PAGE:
Contributor: Geoff Blades
So often in life, winning is about rising above the competition. Few knew this reality better than the late great Muhammad Ali. His actions provide some useful lessons to anyone who wants to get out and win. Here are six important ones.
1. Train Your Mind
Ali didn’t just train his body in the gym, although that was clearly important. He did much more. He trained his mind. Indeed, that is often the only difference between a winner and the runner-up. The person with the mind training always has an advantage over the one without.
Many people in business don’t recognize this. Technical skills, like jabbing in the case of Ali, or analyzing companies in the case of bankers, go only so far. What distinguishes the truly successful is mental toughness, and the ways in which they use their minds to win.What distinguishes the truly successful is mental toughness Click To Tweet
2. Use Your Environment
It’s not hard to see how training in the boxing gym from an early age will quickly develop mental strength. The regimen involves getting hit repeatedly by an opponent, and yet still coming back for more, again and again and again. That alone takes mental strength; something conditioned on Ali by his environment.
Consider your work, and ask yourself, “How can I use the stresses of my environment to build mental toughness?” Got a tough boss? Use him or her to harden you up. Face a lot of on the job stress? Take time each night after you get home from work and mentally prepare your mind to deal with the obstacles you think you will face tomorrow. You don’t have to get hit in the head every day to get mentally strong!You don't have to get hit in the head every day to get mentally strong! Click To Tweet
3. See Yourself as Invincible
Famously, Ali said, “I am the greatest, I said that even before I knew I was.” Is this the reason he is still lauded as the best ever pugilist?
Ali trained himself to believe that winning was inevitable, a sure thing, a forgone conclusion. There is nothing harder to defeat than a person who believes that they are invincible.There is nothing harder to defeat than a person who believes that they are invincible. Click To Tweet
When your opponent doesn’t just think he can win, but knows it, he will keep going until the job is done. That was Ali.
What would you do if you knew you were going to succeed, that success was inevitable? Probably a lot more than most.
4. Exploit Your Opponent’s Weak Minds
More than just going on knowing he’d win, Ali also waged psychological warfare on his opponents. He’d tell them again and again how he was going to destroy them in the ring.
His combined exuberance and eloquence was sure to raise nagging doubts in the mind of an opponent. That wasn’t just showmanship on Ali’s part, it was part of the strategy. Those boasts were an artillery barrage on the psyche of his opponents, before Ali would even step into the ring. By the time Ali arrived, the softening up job was already half done.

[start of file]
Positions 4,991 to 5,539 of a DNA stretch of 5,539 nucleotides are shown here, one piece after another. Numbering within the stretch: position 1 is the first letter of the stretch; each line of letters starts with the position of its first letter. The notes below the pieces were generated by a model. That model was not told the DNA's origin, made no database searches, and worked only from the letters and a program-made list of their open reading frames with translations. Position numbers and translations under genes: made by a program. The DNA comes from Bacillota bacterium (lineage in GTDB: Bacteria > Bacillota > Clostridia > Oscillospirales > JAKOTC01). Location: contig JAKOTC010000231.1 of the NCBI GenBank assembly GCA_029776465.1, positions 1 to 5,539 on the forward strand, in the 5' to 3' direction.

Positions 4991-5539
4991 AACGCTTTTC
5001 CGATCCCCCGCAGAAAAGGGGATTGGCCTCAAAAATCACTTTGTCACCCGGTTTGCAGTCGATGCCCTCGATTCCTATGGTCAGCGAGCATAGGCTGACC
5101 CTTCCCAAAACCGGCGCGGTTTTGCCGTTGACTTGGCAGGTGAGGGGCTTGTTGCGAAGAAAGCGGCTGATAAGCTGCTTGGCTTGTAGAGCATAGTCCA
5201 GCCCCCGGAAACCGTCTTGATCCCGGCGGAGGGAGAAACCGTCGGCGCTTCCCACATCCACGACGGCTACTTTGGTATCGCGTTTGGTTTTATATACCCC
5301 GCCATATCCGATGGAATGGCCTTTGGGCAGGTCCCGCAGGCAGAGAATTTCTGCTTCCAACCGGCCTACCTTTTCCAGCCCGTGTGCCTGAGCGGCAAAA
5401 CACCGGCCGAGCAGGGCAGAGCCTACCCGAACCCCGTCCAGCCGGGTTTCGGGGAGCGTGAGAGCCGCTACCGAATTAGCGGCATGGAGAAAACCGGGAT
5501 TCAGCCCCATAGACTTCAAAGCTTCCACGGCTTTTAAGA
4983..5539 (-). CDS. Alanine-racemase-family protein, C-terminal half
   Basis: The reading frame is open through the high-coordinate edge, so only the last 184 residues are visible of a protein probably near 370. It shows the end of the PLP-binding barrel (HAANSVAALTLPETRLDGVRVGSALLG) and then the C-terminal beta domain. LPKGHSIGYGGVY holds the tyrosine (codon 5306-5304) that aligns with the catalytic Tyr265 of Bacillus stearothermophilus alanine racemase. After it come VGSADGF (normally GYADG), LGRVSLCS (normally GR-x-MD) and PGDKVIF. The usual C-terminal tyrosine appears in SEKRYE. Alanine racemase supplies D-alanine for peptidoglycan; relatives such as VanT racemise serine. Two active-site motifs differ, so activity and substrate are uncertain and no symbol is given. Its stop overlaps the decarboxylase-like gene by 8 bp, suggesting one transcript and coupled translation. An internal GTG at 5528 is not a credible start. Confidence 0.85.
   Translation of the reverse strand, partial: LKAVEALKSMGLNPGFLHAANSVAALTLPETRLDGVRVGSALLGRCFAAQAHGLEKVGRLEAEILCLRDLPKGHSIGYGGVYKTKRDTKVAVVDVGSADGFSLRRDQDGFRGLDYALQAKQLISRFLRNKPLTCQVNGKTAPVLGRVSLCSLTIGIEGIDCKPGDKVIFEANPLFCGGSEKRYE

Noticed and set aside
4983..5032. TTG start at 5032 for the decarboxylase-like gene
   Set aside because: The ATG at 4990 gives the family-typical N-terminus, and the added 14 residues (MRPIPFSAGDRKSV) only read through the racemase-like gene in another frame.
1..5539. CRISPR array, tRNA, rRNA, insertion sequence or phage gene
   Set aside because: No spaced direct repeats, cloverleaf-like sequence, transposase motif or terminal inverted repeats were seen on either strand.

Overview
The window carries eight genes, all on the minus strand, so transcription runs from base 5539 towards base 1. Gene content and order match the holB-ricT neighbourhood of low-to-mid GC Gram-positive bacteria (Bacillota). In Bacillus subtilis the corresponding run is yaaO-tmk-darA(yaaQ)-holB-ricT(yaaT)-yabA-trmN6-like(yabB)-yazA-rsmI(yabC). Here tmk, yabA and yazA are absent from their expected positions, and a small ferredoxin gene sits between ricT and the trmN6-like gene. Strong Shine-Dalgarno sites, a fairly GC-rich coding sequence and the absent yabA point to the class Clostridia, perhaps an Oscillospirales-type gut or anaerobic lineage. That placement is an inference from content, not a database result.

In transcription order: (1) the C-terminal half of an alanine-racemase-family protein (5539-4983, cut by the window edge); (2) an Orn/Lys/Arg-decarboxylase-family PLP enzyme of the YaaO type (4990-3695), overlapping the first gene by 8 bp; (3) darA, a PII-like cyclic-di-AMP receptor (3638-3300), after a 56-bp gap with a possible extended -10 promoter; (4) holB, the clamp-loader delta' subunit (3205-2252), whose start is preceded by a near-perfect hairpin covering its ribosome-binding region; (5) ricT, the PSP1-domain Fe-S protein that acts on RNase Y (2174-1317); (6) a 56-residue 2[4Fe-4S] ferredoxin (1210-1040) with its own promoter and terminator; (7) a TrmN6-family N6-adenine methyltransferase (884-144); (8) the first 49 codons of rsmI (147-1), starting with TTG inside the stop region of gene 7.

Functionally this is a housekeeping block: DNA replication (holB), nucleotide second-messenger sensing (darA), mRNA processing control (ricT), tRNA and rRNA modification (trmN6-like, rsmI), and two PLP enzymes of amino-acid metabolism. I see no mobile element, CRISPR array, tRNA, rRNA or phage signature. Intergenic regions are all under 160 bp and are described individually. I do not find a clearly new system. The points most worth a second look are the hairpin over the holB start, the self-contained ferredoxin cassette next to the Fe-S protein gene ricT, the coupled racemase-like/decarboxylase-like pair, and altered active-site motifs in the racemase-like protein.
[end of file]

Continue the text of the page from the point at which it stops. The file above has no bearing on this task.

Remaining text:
I’m certainly not advocating that you taunt your colleagues or competitors, but do consider, “How can I use my superior mental strength to take control of a situation?How can you use your superior mental strength to take control of a situation? Click To Tweet
5. Use Your Opponent’s Strength Against Them
Ali wasn’t the largest heavyweight boxer in the field. He faced men who were much bigger and stronger than he was.
What did he do? He used their strength against them. Remember his match against George Foreman? Ali simply allowed Foreman to keep swinging and wearing himself out. Sure, that meant Ali had to take a few hits to the body, but when the exhaustion slowed Foreman to a crawl, Ali finished him off.
Again, in this business world, I’m not suggesting that you let your opponents keep swinging at you without fighting back, but consider how this idea applies to say negotiation. One strategy is to fatigue your opponent by throwing up roadblocks to wear him down so you get what you want!Fatigue your opponent by throwing up roadblocks to wear him down so you get what you want! Click To Tweet
6. Have the Will to See it Through
Ali’s inner strength allowed him to take on the U. S. draft board and refuse to go fight in Vietnam. Others dodged the draft, or fled. He did not. He simply came out and took whatever was coming at him, staying true to himself and his beliefs. He paid a price for that, but I don’t think he ever doubted that what he was doing was right.Ali once said, “Champions aren’t made in gyms. Champions are made from something they have deep inside them – a desire, a dream, a vision. They have to have the skill and the will. But the will must be stronger than the skill.”To build mental strength takes time, effort, and most of all, will. Click To Tweet
To build mental strength takes time, effort, and most of all, will. You can’t expect to hit the gym once and build a rock solid body. You can’t expect to think tough once a year and build mental strength. Practice this in everything you do; make mental toughness not something you do, but a part of who you are.Make mental toughness not something you do, but a part of who you are. Click To Tweet
Geoff Blades is the author of the new book, The Trump Presidential Playbook. A former investment banker at Goldman Sachs and investor at the Carlyle Group, Geoff Blades is an advisor to CEOs and other leaders on all topics related to winning and getting what they want. Connect with him on Twitter @geoffblades.